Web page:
Thus, if ‘[k]nowledge externalities are’ posited as ‘a constant in history’ because of the ‘intrinsic’ properties of knowledge, their magnitude and extent are seen as structured and shaped by the ‘costs of accessing, formatting, and transmitting knowledge’ (Foray, 2006, p.103; similarly, Benkler, 2006) and, therefore, historically-given. The ‘marginal cost structures’ (Foray, 2006, pp.104-107) of acquisition, transmission and reproduction of knowledge are highly influenced by the dynamics of ICTs. Therefore, the recent ‘move to a communications environment built on cheap processors with high computation capabilities, interconnected in a pervasive network’ (Benkler, 2006, p.3), is seen as leading to a world in which positive externalities are very strong, if not ‘massive’ (Foray, 2006, p.103), and which is even posited as a world where ‘social production and exchange’ tend ‘to play a much larger role, alongside property- and market-based production’ (Benkler, 2006, p.3), in the guise of “commons-based peer production” (Benkler, 2006).19 planning (both economic and of scientific activity), Nightingale (2003), by drawing upon Searle and exploring the links between ‘neurological causal processes, subjective mental states and speech acts’ (Nightingale, 2003, p.149), provides an account of the flawed nature of the distinction between tacit and codified knowledge, pointing out that ‘the antonym of “tacit” is “conscious”, not “codified”’ (Mirowski, 2009a, p.214).

For Benkler (2006), this kind of social production can sometimes substitute for, and sometimes complement, public and private (market) provision. For more on the commons, see below.

Thus, for Foray (2006), while all of the above sets up the stage for a KBE in which externalities are extremely powerful, it also highlights the extreme fragility of the dynamics at its heart. On the one hand, the recent innovations in ICTs and the move towards attitudes and behaviours favouring knowledge openness allow harnessing in the most effective way the potentially explosive externalities corresponding to the economic characteristics of knowledge.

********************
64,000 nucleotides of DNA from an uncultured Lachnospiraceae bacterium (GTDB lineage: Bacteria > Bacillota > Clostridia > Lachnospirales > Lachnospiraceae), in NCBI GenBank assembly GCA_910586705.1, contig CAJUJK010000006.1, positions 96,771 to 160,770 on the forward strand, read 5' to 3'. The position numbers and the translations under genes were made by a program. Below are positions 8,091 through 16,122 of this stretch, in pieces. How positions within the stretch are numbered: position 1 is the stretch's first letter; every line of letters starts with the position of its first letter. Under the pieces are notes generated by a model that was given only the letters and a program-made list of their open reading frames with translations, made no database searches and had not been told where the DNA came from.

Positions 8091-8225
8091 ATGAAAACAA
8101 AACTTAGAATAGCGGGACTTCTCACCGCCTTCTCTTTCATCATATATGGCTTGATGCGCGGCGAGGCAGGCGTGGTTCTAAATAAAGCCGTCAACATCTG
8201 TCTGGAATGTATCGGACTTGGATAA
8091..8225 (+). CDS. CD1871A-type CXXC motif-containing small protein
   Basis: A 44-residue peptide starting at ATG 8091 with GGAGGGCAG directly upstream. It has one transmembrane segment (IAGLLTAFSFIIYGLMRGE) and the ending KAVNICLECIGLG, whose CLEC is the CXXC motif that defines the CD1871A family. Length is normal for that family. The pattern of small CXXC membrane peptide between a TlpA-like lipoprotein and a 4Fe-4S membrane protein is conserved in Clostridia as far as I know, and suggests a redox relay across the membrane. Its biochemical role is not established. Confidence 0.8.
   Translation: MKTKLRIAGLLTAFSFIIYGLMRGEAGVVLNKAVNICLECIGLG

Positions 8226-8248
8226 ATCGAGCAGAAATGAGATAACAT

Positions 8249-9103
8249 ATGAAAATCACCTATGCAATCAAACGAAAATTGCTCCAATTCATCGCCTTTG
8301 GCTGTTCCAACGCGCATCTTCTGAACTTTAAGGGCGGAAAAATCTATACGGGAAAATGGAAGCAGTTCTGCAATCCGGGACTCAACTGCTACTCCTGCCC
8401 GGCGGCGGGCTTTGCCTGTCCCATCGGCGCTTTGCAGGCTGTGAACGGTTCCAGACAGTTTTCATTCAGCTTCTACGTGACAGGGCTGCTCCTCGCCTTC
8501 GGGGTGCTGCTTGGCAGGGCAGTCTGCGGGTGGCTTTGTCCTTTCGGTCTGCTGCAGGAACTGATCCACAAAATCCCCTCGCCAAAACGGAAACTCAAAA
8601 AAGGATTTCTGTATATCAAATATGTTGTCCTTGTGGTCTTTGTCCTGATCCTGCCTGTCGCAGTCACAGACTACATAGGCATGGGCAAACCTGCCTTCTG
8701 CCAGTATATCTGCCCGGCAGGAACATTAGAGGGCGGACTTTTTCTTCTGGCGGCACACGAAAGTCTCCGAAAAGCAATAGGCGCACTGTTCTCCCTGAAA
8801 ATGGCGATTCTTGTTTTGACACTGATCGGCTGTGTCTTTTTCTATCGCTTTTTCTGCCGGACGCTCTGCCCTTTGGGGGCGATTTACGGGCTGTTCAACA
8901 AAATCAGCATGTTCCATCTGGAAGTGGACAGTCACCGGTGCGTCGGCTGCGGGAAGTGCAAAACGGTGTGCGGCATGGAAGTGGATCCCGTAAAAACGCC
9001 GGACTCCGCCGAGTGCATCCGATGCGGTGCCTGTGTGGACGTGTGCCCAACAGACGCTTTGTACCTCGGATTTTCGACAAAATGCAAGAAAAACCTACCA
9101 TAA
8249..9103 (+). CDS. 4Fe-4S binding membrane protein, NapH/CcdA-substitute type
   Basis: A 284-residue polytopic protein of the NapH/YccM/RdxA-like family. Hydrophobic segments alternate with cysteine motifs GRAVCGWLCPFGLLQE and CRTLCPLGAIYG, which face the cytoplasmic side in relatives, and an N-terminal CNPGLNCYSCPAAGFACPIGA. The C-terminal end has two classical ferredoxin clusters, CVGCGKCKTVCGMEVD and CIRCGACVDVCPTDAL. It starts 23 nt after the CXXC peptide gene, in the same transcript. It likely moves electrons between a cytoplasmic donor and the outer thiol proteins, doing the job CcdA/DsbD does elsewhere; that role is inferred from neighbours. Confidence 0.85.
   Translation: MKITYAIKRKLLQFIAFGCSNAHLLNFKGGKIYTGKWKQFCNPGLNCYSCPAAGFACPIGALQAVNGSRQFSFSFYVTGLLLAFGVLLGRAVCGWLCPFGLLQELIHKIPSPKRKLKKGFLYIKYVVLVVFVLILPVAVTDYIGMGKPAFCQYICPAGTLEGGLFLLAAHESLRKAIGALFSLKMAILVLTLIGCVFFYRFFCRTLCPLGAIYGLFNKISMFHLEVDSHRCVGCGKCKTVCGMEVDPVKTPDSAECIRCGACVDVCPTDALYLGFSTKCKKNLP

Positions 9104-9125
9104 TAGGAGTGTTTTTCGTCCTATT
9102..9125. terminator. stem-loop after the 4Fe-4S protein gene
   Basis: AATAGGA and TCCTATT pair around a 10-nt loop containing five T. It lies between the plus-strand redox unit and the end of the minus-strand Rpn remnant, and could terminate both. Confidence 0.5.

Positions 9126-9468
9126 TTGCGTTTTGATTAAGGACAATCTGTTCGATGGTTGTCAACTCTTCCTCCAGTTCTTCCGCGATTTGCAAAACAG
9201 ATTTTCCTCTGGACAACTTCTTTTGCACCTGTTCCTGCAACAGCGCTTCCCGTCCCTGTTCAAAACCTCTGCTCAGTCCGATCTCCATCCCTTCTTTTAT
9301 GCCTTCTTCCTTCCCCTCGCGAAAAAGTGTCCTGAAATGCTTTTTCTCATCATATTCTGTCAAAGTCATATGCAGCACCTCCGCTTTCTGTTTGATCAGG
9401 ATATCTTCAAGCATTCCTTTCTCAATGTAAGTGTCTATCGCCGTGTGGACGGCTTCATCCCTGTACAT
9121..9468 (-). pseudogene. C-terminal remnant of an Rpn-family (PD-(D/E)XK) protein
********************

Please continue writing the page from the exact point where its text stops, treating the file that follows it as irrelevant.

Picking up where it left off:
Nonetheless, while these factors provide the KBE with ‘a coherent physical and social base’, they ‘also compound’ the ‘problems of protection and compensation for the producers of new knowledge’ (Foray, 2006, p.112). Thus, for Foray, the ‘main dilemma’ of the EK comes to the fore: reconciling ‘the social goal of efficient use of knowledge once it has been produced and the goal of providing ideal motivation’ to private producers (Foray, 2006, p.113). By contrast, for Benkler (2006) there is no dilemma, but different regulatory structures which, by interacting with technological arrangements, can favour or impede social cooperation. In this scenario, commons-based peer production is made possible by a reduction of costs brought about by changes in ICTs such that, in modular projects which are sufficiently “granular” (e.g.

Wikipedia), the cost of individual “investment” in the production of new knowledge (e.g. the writing of an entry in Wikipedia) is sufficiently low not to require extrinsic (monetary) incentives. Thus, for Benkler (2006, p.104), ‘[c]ooperation in peer-production processes is usually maintained by some combination of technical architecture, social norms, legal rules, and a technically backed hierarchy that is validated by social norms’. The difference between Benkler and Foray’s assessments (with the former giving prevalence to technology and the latter to the intrinsic economic properties of knowledge) may depend, amongst other things, on that Foray is an economist and, therefore, beholden to the characterisation of knowledge highlighted within economic scholarship, whereas Benkler is a legal scholar and, therefore, oriented towards positive analysis and, potentially, more directly influenced by Coase (through the latter’s influence on law and economics) as opposed to Arrow. However, Foray’s dilemma is exemplary of how a (and what kind of) vision of the KBE can be elaborated from mainstream economic principles, a vision which explicates (and exemplifies the limits) of the “spontaneous philosophy” of economists when discussing the KBE. For the essence of the dilemma is that, because of the non-excludable character of knowledge and the positive externalities this entails, producers of new knowledge cannot expect to appropriate the full social returns of their output; but, since this entails the lack of appropriate incentives, private investment in the production of new knowledge will be insufficient from the standpoint of society (Foray, 2006;